• Younger workers aged 16-19 suffer higher rates of contact with objects and equipment, and injuries involving upper and lower extremities, lacerations, cuts and punctures
  • Older workers aged 55-64 experience more injuries from slips, falls, and illnesses like COVID-19
  • Younger workers aged 15-24 experience higher rates of job-related injuries than older workers aged 25-44
  • Older workers tend to experience fewer workplace injuries, but when they do, their injuries are more costly than their younger counterparts and lead to more days out of work
One of the reasons younger workers tend to suffer a higher rate of workplace injuries and accidents is because workers in this age range are less experienced in recognizing common workplace hazards and reporting safety issues they may notice.

Other Workforce Demographic Factors and Workplace Injuries

Research shows that males experience higher rates of workplace injuries and preventable injury-related deaths than women. Men are more likely to be involved in accidents involving poisoning, motor vehicle crashes, being struck by or against an object and falls.

However, women are more likely to be affected by workplace violence, harassment and discrimination. Also, working mothers may face unstable or unpredictable work schedules that can negatively impact their health and safety.

Studies are still being conducted regarding race and workplace injuries; the current data is limited and of low statistical quality. Overall, the NSC found that the majority of workplace fatalities in 2021 involved white workers (60%), followed by Hispanic or Latino workers (22%). Similarly, white workers account for 32% of all nonfatal injury cases involving days out of work, followed by Hispanic or Latino workers at 13%.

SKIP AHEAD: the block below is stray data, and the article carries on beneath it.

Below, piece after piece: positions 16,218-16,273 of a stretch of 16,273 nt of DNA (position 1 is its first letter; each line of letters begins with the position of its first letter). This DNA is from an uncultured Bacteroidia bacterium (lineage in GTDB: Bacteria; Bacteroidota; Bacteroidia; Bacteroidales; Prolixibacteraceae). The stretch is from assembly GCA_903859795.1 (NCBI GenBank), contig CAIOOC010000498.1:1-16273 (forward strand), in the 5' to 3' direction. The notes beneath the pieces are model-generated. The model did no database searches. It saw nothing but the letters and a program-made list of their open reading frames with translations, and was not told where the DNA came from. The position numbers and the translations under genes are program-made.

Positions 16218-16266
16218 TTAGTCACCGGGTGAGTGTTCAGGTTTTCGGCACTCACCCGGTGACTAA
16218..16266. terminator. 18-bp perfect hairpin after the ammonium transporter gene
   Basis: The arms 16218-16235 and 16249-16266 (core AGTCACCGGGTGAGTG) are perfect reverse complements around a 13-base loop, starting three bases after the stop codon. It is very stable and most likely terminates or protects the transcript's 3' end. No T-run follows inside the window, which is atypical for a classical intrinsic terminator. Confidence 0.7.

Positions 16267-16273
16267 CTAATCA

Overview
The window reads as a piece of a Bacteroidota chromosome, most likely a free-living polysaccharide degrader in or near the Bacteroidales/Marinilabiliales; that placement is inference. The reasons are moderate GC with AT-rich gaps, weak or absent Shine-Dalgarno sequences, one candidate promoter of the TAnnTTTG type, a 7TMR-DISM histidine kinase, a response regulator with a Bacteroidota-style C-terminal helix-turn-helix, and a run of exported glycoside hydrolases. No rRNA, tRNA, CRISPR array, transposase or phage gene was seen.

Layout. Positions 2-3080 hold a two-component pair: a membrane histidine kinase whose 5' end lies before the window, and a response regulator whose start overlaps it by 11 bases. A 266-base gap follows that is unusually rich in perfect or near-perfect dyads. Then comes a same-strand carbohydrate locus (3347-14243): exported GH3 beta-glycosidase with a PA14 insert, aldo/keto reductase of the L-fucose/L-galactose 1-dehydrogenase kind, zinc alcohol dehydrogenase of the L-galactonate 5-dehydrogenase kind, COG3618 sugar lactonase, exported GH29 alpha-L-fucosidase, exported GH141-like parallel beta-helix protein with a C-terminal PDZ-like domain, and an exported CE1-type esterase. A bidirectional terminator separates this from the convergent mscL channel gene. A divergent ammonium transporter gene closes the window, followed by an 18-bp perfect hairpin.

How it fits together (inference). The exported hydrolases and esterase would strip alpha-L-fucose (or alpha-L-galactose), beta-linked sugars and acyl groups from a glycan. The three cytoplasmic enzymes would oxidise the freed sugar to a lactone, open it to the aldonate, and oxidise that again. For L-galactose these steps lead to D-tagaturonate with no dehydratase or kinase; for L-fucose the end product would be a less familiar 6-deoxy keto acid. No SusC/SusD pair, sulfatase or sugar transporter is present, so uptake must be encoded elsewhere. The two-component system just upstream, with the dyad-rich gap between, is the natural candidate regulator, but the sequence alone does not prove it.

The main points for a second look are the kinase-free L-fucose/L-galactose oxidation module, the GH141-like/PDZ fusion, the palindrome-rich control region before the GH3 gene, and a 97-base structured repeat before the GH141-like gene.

Keeping an Eye on Changing Workplace Demographics

The impact of shifting workforce demographics will be a hot topic in the workers' compensation industry and the future of work as a whole. Employers must consider how diversity in worker age, gender and race affects their operations and take steps to ensure employee safety is always top of mind. This may mean adjusting health and safety programs, providing properly fitting personal protective equipment (PPE) for all body types, and investing in emerging technology, such as wearable devices like exoskeletons.

Workers' Compensation Coverage from AmTrust Financial

AmTrust Financial is a leader in workers' compensation insurance, working with small and mid-sized businesses to design the specific packages they need to comply and succeed. Additionally, our loss control department can help employers identify common hazards facing their businesses. For more information about our small business insurance solutions, please contact us today.

This material is for informational purposes only and is not legal or business advice. Neither AmTrust Financial Services, Inc. nor any of its subsidiaries or affiliates represents or warrants that the information contained herein is appropriate or suitable for any specific business or legal purpose. Readers seeking resolution of specific questions should consult their business and/or legal advisors. Coverages may vary by location. Contact your local RSM for more information.